Summary: Before his death, thirteen-year-old Fi Kelly’s father warns her of an impending global crisis and encourages her to train so that she and her family can survive. Faced with a food shortage and the knowledge that one of her family has already contracted the deadly Sickness, Fi strikes out into the wilderness in a desperate attempt to lead those she loves to safety. The world, however, has descended into chaos and it will take all of Fi’s resourcefulness and strength to ensure her family arrives.
Review: Though Eden’s Root is based on the premise of a global food shortage caused by the irresponsible application of science, the story spends little time on this aspect, choosing instead to focus on the characters and their relationships. Each member of Fi’s family proves both lovable and likeable, and the way they consciously make an effort to interact with each other respectfully and meaningfully sets this book apart from other angsty offerings. The characters drive the story and a desire to see their fates will keep readers turning pages.
Initially the amount of caring people left in a world literally falling apart before their eyes seems implausible. Cold logic, after all, suggests that the majority would place their own needs before those of others. Even Fi’s father leaves his girl with directions to learn to lie, steal, and fight if she wants to stay alive. He makes her promise she will save no one but her mother and sister. However, Fisher reminds readers that tragedy sometimes brings out the best in people. Although violence and panic predictably erupt when the world population realizes a catastrophe has occurred, many of the survivors recognize that they truly need each other. They put aside their differences sometimes to work together, sometimes simply because they are tired of the bloodshed. Fisher balances expertly between pessimism and optimism in her characterization, offering a world that is diverse and real.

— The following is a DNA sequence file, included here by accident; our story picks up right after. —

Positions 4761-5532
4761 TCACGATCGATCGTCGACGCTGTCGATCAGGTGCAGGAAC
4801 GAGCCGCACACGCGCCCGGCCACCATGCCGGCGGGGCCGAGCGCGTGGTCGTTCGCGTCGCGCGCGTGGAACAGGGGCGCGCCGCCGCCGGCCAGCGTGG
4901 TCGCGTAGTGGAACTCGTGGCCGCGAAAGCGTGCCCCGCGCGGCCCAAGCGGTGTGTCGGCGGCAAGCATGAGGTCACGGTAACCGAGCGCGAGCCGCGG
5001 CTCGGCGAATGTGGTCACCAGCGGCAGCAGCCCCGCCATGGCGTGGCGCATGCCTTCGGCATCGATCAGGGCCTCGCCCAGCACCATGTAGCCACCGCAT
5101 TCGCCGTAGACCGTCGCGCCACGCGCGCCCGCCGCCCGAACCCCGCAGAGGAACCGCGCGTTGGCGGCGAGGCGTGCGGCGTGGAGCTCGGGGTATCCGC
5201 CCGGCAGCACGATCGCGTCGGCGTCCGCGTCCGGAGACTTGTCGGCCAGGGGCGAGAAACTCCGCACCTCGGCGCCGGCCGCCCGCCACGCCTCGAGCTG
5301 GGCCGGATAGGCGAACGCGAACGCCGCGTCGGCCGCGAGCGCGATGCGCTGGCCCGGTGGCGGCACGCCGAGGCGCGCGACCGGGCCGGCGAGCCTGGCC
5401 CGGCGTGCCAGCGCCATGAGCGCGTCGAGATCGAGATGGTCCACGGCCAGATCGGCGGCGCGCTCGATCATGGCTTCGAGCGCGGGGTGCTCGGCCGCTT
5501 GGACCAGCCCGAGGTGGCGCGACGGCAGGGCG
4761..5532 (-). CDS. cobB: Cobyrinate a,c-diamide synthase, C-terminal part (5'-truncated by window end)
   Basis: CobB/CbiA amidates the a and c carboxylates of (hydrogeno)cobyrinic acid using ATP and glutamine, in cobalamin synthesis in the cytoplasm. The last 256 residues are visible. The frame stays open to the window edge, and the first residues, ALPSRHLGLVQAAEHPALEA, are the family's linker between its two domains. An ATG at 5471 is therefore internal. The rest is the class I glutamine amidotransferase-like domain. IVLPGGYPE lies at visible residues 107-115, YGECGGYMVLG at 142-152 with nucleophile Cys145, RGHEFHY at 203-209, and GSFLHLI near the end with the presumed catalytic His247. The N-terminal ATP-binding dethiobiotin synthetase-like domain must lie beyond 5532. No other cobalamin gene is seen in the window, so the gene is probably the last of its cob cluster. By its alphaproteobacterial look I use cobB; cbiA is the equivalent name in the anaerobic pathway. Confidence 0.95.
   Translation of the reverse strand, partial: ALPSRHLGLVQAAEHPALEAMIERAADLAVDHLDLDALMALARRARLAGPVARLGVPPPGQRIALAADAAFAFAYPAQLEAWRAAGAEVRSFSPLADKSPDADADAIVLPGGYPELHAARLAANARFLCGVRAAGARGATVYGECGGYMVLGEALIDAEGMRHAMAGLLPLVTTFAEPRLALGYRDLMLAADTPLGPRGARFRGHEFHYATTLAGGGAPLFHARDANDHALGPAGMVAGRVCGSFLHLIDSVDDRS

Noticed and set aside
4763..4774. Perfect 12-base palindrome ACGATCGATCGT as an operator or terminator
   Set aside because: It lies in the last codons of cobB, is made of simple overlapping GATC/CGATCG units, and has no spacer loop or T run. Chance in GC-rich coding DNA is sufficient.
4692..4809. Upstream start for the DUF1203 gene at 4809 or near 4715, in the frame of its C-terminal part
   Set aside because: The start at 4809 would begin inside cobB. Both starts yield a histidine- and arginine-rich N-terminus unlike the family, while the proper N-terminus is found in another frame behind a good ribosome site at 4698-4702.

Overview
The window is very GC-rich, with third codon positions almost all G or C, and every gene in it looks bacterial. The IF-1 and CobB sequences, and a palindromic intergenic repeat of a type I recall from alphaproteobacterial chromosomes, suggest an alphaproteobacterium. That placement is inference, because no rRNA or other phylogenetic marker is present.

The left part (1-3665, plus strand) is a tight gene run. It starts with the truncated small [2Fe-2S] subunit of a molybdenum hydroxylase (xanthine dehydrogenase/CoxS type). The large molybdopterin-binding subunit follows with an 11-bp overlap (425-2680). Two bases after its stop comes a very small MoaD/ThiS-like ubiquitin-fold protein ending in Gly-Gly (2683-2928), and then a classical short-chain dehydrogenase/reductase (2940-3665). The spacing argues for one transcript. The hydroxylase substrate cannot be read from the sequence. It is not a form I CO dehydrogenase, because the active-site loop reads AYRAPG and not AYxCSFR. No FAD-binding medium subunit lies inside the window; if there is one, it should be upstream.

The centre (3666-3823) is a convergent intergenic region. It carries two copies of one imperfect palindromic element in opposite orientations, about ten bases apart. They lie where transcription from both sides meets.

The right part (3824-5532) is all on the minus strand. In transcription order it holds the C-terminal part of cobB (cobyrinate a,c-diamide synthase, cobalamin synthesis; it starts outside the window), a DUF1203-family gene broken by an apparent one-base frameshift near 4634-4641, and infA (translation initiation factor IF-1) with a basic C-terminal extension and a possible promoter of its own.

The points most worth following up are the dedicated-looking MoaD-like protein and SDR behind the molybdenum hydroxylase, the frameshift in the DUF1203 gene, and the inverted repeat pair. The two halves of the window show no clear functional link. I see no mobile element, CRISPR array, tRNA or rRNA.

The main characters exemplify this commitment to diversity as Fisher collects a group varied in age, race, and ability. She notes how each person contributes to the family and is valued, even if they do not possess the same skills. Though a post-apocalyptic world might seem to favor the young and the fit, especially those able to fight, the family celebrates all talents and contributions. Older members who cannot hunt or raid offer knowledge, childcare, or simply the rare ability to keep peace in a large, weary group. Younger members might know how to orienteer or they might simply offer a cheerful disposition. The family recognizes the intrinsic value of each person even as they ironically enact Food Laws allotting more sustenance to those they believe have the greater likelihood of surviving.
The one main flaw in characterization turns out to be the protagonist Fi. Her father entrusts her with the incredible responsibility of leading her family across the wilderness during post-apocalyptic madness when she is only thirteen. Fortunately, Fi proves an expert in martial arts and marksmanship and has a natural capacity for directing others that persuades a large group including adults to place themselves unquestioningly into her care. Quite simply, I didn’t buy it. Increasing Fi’s age by a few years and giving her some more time to train would make all the difference. Some tension over the family leadership when the journey becomes rough would also make the story more realistic.
Some editing to fix various grammar mistakes and to streamline the plot would improve the story immensely. Overall, however, Eden’s Root presents itself as a careful and professional work. The intriguing premised combined with the likeable characters will make readers eager to get their hands on the next installment.
Series: The Chemical Garden #1